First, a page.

Zaanse Schans, on the outskirts of Amsterdam in Northern Holland, is a quaint settlement offering a sneak peek into Dutch rural life with windmills and houses standing tall from yore.
The Zaanse Schans encompasses seven museums and various handicraft factories that show how raw materials were procured and then processed
The Zaanse Schans gets its name from the river Zaan and its original function as a sconce (schans in Dutch) against the Spanish troops during the Eighty Years’ War of Dutch Independence. It is now an open residential area exhibiting the Dutch lifestyle from the 18th and 19th centuries.
Inge Kroonenberg, Manager Marketing & PR, Zaanse Schans, details the importance this settlement holds in the depiction of Dutch history and culture. “The Zaanse Schans is undoubtedly one of the most picturesque places in the Netherlands. An 18th and 19th century living and working community, the Zaanse Schans is a unique Dutch heritage site that impressively showcases the golden age of the Zaan region — Western Europe’s very first industrial area,” she says. Kroonenberg informs that the houses, shops, barns and windmills were moved here in the 1960s and 70s. The buildings came from all over the Zaan region, transported here by road using huge cranes or by water, using special pontoons.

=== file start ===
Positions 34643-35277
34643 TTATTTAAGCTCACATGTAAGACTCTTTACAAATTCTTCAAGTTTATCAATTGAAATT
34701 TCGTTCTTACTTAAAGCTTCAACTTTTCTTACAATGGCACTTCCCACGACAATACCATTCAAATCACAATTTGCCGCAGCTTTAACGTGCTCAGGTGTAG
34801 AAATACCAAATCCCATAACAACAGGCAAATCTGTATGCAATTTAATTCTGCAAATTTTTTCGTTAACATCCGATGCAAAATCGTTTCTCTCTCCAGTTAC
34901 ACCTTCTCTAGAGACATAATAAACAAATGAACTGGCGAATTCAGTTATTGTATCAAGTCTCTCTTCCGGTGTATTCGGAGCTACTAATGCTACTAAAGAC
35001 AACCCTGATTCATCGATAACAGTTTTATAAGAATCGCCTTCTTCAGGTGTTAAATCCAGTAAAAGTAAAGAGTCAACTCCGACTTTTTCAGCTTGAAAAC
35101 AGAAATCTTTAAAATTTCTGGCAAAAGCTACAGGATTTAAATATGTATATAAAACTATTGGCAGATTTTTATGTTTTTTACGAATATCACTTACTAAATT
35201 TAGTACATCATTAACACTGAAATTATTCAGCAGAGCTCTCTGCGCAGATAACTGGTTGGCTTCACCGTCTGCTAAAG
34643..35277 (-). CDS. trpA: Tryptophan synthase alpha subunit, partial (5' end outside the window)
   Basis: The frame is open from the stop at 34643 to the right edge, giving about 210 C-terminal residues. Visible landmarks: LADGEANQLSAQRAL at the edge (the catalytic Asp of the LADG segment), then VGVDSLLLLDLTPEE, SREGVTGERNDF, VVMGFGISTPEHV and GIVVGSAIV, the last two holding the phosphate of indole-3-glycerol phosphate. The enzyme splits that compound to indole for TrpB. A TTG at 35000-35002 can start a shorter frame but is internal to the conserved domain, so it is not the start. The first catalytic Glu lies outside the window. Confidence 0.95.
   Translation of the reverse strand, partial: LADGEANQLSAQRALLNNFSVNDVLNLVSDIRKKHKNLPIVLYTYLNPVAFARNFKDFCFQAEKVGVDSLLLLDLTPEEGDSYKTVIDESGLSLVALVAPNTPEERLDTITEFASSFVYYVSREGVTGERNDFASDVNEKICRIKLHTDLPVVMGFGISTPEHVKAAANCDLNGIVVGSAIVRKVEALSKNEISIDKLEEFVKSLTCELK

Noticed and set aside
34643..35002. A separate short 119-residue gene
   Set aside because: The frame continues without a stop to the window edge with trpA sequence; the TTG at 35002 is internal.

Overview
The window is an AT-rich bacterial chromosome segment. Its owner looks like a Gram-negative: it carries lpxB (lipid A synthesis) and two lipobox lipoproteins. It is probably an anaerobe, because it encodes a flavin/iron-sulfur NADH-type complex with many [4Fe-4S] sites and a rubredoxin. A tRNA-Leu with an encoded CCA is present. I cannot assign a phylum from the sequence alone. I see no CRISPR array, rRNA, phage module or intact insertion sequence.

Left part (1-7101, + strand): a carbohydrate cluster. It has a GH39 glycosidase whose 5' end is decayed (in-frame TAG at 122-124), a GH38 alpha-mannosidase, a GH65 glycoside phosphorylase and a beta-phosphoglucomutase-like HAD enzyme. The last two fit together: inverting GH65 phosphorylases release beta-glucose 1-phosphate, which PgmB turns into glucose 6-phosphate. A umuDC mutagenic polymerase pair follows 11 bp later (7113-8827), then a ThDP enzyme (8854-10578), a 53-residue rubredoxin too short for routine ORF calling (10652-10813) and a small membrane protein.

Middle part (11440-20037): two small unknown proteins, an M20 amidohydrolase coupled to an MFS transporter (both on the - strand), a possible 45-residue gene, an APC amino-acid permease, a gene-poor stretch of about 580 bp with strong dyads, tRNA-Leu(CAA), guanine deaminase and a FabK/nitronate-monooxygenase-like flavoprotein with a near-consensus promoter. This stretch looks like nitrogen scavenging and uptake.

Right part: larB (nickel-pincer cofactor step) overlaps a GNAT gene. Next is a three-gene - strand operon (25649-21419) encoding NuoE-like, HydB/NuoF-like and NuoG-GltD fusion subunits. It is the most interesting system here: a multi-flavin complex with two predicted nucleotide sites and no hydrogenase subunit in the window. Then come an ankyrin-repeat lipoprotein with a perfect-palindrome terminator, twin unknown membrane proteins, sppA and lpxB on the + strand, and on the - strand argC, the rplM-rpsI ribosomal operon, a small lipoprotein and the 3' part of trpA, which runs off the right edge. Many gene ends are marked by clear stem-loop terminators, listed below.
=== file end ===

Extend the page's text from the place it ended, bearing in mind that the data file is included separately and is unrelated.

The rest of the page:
The Zaanse Schans encompasses seven museums and various handicraft factories that show how raw materials were procured and then processed into the everyday things used by the Dutch. See how a piece of wood gets transformed into a clog, how barrels were made in the ancient times and see a local weave sails used on Dutch boats. For the connoisseurs with finer palates, there is a chocolate museum, a cheese museum and a bakery museum.
As far as visitor numbers are concerned, China is their biggest market in Asia. Kroonenberg says, “In 2015, 24 per cent of our 1.9 million visitors came from China/ Taiwan/Hong Kong and 11 per cent come from the rest of Asia (including India).” Also, the Zaanse Schans as a foundation currently has no trade partners in India. However, some of the companies who work with them recently visited Asia "to close some deals.”